Although IQ and income are positively correlated at a value of about 0.4, commenter Mugabe feels this is mostly just an artifact of education, writing:
as LotB has mentioned: high IQ leads to high educational attainment and to connections and this really is more than sufficient to explain all of the correlation.
smart people get good grades and get into good schools and are socialized and etc.
the effect of IQ ceteris paribus is positive but not by much.
I agree that if you controlled for education, the correlation between IQ and income would be greatly diminished, probably going from 0.4 to less than 0.2. The Lion of the Blogosphere sometimes goes even further, suggesting that if you control for certain forms of education, the correlation between IQ and income might even be negative.
Way back in the 1990s, even the book The Bell Curve (which really popularized the link between IQ and money) admitted that among graduates of Harvard, there might even be a negative correlation between IQ and income if the brightest students go into research where they earned a modest living, while the dullest went into business where they might get rich.
But what if anything does this tell us about the independent effect of IQ on income? Does it prove that smart people get rich primarily because they have the right credentials, and not because they are better at adapting to the real world?
The problem with controlling for education is you’re not comparing different IQ levels with all else being equal, because when an IQ 110 and an IQ 150 both have an AB in English from Princeton, the lower IQ person probably has non-cognitive advantages (i.e. strong work ethic, rich well connected family, affirmative action, etc) that allowed him to achieve the same degree as someone 35 IQ points smarter, and those same advantages will help him make a high income when he leaves Princeton.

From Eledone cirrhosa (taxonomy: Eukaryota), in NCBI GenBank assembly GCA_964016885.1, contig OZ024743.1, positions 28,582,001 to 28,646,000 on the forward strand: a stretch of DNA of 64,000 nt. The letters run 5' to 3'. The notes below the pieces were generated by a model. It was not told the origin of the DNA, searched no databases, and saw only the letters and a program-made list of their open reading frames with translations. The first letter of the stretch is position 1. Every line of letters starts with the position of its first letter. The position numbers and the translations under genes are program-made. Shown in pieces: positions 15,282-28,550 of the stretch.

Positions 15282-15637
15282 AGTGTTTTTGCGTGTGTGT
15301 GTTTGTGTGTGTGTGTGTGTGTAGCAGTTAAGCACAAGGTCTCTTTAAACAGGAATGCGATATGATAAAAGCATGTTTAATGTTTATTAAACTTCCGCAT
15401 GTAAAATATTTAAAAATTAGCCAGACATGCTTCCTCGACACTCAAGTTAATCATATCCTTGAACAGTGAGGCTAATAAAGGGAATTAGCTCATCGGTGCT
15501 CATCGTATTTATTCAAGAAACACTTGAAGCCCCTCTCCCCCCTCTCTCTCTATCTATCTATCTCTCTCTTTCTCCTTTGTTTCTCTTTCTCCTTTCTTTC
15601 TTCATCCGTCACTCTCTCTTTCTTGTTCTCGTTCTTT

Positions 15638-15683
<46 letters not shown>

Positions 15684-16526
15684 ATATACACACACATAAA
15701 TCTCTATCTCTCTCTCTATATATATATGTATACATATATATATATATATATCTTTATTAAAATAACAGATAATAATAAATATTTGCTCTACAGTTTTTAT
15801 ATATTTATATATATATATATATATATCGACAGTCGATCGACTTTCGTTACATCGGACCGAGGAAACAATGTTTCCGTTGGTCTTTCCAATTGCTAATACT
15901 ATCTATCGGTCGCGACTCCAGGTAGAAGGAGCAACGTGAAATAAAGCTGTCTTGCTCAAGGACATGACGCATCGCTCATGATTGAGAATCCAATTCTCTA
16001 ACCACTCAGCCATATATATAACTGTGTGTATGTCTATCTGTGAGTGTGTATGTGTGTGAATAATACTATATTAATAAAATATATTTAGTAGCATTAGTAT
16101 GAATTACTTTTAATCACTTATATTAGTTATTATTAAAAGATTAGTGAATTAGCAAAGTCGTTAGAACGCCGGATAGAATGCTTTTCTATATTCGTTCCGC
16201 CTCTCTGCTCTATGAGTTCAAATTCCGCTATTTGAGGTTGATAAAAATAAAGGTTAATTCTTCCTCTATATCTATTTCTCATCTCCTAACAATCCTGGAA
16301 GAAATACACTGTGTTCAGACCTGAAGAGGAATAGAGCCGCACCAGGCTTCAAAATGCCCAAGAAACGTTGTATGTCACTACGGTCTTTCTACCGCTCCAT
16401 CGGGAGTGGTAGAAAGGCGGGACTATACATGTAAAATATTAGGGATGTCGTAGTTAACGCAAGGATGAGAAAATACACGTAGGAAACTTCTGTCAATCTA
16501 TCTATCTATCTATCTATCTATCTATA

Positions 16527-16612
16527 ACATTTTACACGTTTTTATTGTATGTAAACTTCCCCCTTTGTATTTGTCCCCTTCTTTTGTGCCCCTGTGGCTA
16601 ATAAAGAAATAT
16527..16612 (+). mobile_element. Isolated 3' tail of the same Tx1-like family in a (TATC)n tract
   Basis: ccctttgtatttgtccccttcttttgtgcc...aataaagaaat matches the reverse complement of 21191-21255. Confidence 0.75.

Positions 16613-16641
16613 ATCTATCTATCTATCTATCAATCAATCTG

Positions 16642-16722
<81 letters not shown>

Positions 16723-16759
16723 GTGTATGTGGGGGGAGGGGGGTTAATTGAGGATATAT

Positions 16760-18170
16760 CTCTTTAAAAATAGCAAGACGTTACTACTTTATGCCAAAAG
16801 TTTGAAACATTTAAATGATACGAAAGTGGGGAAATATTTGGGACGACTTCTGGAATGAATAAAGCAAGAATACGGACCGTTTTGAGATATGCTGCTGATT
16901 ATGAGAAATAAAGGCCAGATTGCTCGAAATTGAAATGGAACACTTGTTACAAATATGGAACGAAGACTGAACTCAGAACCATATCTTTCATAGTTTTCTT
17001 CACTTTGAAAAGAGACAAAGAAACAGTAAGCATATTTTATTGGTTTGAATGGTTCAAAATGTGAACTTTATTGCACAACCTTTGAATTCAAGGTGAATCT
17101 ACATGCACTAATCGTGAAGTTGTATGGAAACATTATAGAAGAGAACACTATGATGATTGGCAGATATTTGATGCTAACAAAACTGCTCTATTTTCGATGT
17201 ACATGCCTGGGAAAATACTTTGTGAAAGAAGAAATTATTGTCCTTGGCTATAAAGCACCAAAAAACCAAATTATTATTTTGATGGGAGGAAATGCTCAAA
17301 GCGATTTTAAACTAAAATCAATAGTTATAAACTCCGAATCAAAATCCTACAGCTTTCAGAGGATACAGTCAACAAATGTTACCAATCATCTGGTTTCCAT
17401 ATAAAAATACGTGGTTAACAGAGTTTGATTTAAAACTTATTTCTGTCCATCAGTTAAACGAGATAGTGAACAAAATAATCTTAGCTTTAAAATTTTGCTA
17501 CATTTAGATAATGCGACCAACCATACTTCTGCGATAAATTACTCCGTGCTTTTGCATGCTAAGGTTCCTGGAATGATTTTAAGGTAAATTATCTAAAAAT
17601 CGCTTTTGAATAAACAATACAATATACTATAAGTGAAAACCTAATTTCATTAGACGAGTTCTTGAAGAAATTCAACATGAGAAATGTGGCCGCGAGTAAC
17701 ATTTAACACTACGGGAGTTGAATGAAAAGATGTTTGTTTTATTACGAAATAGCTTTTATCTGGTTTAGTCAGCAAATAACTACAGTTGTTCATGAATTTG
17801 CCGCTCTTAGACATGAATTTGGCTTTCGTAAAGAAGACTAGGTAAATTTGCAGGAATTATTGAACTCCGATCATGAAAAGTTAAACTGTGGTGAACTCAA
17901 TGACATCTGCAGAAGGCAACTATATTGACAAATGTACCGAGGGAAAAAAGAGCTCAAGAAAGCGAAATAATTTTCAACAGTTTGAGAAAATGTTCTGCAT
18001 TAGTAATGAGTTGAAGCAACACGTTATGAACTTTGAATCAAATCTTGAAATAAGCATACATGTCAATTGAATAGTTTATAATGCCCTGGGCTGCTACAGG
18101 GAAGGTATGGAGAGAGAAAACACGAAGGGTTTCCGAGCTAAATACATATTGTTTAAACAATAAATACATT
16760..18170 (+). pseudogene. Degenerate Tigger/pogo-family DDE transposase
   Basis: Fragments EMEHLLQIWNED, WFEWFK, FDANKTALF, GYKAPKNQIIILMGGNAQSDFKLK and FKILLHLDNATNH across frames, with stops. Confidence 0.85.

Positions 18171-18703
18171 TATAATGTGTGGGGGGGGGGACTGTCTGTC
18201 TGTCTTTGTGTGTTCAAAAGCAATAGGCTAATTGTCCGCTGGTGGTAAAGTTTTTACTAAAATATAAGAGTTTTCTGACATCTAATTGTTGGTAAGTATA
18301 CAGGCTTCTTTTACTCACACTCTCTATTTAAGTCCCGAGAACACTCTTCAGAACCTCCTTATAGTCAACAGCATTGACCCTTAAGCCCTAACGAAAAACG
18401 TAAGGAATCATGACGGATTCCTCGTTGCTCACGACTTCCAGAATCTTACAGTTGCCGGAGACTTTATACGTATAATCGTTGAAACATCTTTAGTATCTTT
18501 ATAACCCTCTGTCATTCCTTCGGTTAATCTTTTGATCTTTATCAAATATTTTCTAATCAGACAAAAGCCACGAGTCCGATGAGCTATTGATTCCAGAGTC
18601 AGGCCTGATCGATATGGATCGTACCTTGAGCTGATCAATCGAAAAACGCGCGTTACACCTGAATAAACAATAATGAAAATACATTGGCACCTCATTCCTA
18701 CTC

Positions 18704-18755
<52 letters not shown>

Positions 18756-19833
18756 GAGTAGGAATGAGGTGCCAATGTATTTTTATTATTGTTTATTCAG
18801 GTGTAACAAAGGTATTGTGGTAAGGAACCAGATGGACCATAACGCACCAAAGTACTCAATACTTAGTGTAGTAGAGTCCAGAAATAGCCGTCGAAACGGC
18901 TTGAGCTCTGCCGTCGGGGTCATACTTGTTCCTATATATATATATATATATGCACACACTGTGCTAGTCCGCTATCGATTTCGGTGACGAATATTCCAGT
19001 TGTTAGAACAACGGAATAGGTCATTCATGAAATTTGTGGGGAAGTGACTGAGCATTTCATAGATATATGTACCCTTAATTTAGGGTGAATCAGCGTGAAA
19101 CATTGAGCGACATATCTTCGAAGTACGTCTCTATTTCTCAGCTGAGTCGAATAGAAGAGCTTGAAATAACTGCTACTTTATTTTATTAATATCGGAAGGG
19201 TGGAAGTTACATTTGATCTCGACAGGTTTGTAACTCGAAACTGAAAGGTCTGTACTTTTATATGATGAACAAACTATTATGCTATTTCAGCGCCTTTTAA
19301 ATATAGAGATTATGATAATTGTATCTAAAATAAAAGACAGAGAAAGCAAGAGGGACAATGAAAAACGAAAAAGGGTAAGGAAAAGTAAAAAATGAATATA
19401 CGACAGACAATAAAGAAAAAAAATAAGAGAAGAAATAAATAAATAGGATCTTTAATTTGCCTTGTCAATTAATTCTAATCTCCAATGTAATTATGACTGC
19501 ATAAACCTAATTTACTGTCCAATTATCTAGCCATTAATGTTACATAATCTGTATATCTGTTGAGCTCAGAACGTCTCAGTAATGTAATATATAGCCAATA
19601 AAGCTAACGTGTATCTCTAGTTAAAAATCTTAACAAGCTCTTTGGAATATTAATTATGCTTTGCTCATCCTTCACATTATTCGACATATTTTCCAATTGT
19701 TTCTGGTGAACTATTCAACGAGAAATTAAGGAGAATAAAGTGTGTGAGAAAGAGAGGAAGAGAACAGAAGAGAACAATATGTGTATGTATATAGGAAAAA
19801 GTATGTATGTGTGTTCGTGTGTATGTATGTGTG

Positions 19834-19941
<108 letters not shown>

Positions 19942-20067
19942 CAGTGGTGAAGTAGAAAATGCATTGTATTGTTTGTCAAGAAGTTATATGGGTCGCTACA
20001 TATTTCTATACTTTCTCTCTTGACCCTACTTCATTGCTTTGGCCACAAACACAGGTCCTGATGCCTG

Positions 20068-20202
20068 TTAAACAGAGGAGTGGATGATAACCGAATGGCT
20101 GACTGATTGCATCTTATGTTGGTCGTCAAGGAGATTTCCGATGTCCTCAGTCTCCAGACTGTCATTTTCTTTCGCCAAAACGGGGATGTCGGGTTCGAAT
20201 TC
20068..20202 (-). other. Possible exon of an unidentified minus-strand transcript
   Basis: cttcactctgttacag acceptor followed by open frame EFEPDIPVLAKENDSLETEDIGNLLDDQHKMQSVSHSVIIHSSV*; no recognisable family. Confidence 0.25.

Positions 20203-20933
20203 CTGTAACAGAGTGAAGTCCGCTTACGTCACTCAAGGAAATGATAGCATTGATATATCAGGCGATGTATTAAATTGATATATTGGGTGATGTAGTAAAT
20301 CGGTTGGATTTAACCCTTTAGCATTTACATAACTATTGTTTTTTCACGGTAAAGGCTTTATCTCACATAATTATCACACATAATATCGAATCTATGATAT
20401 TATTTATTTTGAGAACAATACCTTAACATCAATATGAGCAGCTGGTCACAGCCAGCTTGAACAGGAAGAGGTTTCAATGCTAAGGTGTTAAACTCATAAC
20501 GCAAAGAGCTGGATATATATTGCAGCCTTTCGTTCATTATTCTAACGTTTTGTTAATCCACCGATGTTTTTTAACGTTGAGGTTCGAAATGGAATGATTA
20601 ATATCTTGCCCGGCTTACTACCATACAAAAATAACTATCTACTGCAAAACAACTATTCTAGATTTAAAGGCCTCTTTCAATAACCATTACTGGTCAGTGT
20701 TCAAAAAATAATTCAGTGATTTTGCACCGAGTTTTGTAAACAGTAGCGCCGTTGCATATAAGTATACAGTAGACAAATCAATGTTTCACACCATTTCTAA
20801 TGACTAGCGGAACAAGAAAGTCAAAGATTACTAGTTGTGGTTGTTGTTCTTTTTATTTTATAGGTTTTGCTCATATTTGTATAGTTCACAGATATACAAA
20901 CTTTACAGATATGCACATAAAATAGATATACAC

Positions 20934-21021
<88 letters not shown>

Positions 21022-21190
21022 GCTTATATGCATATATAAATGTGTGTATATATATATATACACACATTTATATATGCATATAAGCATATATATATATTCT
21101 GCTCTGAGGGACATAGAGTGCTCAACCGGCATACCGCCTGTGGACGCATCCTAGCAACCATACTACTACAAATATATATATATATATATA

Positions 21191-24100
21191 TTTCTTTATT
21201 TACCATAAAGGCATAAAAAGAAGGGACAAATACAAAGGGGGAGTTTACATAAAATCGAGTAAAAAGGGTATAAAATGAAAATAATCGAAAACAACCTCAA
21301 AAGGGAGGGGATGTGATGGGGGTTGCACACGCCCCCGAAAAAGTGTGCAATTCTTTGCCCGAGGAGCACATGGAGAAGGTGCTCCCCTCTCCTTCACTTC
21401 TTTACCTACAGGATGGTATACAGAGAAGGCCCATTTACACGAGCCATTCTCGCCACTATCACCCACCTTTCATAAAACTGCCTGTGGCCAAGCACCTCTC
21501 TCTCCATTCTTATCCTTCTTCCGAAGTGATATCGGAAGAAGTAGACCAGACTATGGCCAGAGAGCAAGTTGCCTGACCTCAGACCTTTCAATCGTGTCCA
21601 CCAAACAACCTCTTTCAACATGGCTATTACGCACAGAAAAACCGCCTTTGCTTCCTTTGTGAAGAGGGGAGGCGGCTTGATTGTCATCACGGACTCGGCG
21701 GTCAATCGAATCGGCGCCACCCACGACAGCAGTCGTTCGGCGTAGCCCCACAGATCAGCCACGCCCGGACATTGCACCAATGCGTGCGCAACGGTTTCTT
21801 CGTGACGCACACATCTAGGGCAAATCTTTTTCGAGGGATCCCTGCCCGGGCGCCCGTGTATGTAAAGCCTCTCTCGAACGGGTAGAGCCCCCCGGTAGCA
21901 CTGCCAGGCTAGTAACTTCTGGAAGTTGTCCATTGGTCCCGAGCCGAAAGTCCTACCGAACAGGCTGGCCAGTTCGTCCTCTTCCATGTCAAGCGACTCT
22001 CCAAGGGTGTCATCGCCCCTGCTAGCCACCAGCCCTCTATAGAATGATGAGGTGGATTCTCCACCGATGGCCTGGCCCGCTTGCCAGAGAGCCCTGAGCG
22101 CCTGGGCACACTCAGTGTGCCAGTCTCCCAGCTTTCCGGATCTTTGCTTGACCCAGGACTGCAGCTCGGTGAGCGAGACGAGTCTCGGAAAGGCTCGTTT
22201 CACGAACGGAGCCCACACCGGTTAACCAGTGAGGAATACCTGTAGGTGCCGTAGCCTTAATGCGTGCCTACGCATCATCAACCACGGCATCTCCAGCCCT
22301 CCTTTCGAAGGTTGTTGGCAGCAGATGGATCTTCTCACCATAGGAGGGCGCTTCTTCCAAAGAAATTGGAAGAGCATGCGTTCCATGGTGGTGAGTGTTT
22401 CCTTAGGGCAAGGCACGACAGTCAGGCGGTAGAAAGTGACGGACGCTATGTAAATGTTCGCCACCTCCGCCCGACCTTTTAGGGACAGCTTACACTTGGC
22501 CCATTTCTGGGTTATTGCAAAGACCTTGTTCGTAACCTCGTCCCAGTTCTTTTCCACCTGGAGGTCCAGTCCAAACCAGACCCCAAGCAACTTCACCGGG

Similarly, when an IQ 67 and an IQ 107, both have only a 10th grade education, the IQ 107 must have non-cognitive liabilities (i.e. extreme laziness, low socioeconomic background, mental illness etc) that explain why he has the same education as a mentally retarded person despite having above average IQ.
Given this, we might expect lower IQ people to do relatively well economically when you control for education and higher IQ people to do relatively poorly, because controlling for education causes the lower IQ person to be advantaged in many non-cognitive domains.
Thus the ideal way to compare the independent effects of IQ and education on income is to take a random sample of American kids ranging from IQ 50 to 150, and send them all to Princeton, and instruct the professors to give them all a Magna Cum Laude AB in English, and instruct all the other students to network with them all equally, and then send them all out into the world to see who makes the most money with their fancy credential.
I have a feeling that if you controlled for education under these experimental conditions, you might even get a higher correlation between IQ and income then the 0.4 in the uncontrolled general population, because almost everyone with an IQ below 115 would be incapable of even doing the jobs their fancy degrees qualified them for, and would have nothing left to fall back on. And because the experimental sample has a wide range of IQs, we also don’t get the problem of range restriction that normally limits correlations in educationally homogeneous groups.
But even among those capable of doing the jobs, I would expect only a small decline in the IQ-income relation, because having assigned random people of different IQs the same degree, we don’t get the phenomenon of the lower IQ person having compensatory assets that normally occurs when people of different IQs obtain the same degree.
Alternatively, if we took a random group of Americans ranging from IQ 50 to 150, and denied them any formal schooling at all, it would be interesting to see the correlation between IQ and income. Once again, I think the correlation could possibly be even higher than in the uncontrolled general population, because with no schooling at all, high IQ people would be far more likely to acquire the basic literacy, numeracy, and social skills required to hold a job, while low and mediocre IQ people would simply end up unemployed, in jail, or homeless.